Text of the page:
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Birdwatching in the Tivat Solila

An ornithology trail has been opened in the special Tivat Solila birdwatching sanctuary, with two bird hides.
The close proximity of the sea and the well-preserved geological features of this lagoon make it especially attractive for birds. The shallow saline water, abouding in marine life, and its silt bed rich in benthos, draw water birds to feed, overwinter and stop off during autumn and spring migrations. 47 water bird species have been recorded at Solila, of which 4 species are permanent residents, around 35 overwinter there and 6 probably nest there. Including other bird groups – songbirds, birds of prey and others – 111 species have been recorded at Solila to date. However, this list is by no means complete, since every year several species new to that habitat are registered.

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To date 526 bird species have been recorded in Europe, which means that the number of bird species present in this lagoon comprise more than 20% of the European total, which is no small amount.
Of special importance are at least 11 species from Annex I of the EU Birds Directive, as well as a number of internationally endangered bird species, such as for example the pygmy cormorant (Phalacrocorax pygmeus).

Special plant and animal reserve

Because of its importance for the survival of plant life otherwise rarely found along the 800km eastern Adriatic coast, and as a habitat for numerous threatened species of amphibians, reptiles and birds, in 2007 Solila was placed under protection as a special plant and animal reserve, the first of its kind on the Montenegrin coast and the first protected area of any kind on the coast since 1968, when a large number of beaches were put on the list.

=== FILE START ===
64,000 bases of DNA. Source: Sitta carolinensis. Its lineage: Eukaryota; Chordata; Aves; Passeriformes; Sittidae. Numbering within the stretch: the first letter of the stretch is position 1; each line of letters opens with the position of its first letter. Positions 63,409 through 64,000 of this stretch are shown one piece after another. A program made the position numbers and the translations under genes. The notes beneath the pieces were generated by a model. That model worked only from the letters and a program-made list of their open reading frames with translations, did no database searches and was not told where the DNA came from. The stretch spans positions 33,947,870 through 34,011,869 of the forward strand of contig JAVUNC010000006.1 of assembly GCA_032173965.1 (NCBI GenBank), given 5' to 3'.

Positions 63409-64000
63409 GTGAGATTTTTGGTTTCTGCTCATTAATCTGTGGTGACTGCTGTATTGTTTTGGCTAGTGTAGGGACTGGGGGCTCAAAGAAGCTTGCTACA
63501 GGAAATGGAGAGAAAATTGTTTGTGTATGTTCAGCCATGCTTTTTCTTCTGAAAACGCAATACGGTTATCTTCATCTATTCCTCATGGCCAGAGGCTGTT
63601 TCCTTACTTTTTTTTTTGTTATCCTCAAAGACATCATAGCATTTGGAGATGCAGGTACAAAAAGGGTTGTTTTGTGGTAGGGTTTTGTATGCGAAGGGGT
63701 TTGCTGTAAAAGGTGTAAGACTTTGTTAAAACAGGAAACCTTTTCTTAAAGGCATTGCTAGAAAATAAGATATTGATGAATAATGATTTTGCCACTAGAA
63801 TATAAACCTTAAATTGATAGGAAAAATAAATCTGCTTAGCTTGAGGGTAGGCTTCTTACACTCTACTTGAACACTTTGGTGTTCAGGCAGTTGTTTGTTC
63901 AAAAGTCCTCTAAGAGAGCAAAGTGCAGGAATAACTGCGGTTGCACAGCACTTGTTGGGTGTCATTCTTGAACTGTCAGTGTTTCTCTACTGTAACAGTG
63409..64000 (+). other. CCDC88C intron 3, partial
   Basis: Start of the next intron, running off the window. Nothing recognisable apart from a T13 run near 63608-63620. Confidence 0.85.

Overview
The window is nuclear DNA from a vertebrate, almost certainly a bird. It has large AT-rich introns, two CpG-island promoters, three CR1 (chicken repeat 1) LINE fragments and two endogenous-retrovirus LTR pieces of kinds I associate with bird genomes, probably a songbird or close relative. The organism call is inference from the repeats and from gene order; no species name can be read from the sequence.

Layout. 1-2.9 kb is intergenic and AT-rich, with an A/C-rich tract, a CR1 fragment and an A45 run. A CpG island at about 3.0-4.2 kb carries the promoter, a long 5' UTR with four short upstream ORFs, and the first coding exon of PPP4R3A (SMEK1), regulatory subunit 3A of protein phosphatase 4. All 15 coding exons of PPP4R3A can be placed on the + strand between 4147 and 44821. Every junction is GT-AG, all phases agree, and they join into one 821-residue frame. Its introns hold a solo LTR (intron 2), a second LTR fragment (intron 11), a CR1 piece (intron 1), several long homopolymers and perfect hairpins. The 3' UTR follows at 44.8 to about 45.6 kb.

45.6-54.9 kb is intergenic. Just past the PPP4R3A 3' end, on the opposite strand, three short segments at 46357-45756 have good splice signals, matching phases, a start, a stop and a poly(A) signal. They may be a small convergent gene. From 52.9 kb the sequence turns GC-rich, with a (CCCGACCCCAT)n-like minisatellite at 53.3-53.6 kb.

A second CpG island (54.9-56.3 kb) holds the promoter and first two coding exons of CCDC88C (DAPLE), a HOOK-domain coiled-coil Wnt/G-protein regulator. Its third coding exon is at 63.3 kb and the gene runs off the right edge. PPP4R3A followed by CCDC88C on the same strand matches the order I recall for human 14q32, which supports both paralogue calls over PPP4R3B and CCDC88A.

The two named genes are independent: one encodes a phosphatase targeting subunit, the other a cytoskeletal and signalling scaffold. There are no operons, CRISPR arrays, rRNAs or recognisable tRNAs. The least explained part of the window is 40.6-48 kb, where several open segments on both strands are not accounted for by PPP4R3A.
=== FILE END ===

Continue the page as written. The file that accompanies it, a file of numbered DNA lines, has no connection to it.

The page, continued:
Solila is an Emerald site under the Bern Convention and an IBA (Important Bird Area) in Montenegro.

Help the birds

Artificial nests (bird-houses) are primarily occupied by birds that nest in hollows, in trees or rock crevices. The best way to protect these birds is by preserving as many natural hollows as possible – and if not we can provide man-made ones. This is a good way to attract a great many birds into our orchards and gardens where we can easily watch their everyday activity.
Winter is a time of selection, when only the toughest survive. All of the birds that overwinter in our region are adapted to frost and the cold. Opinion is divided as to whether birds should be fed in winter or not. In a preserved, natural environment, in which birds can easily find food for themselves, supplementary feeding is unnecessary in biological and conservation terms. In environments in which natural food sources are lacking (for example in artificial environments, populated areas etc.), supplementary feeding of birds is worth considering. Feeding stations need only be used while snow is on the ground. Seeds needs to be kept dry and grain trays kept clean. Water, bread and salted food should not be given. The most suitable foods are sunflower seeds, oats, corn and other grains.
During dry times of year it is more important to provide birds with drinking stations than with food. Water can be supplied in purpose-made containers or any other kind of shallow dish. Care should be taken that water containers are not too deep.

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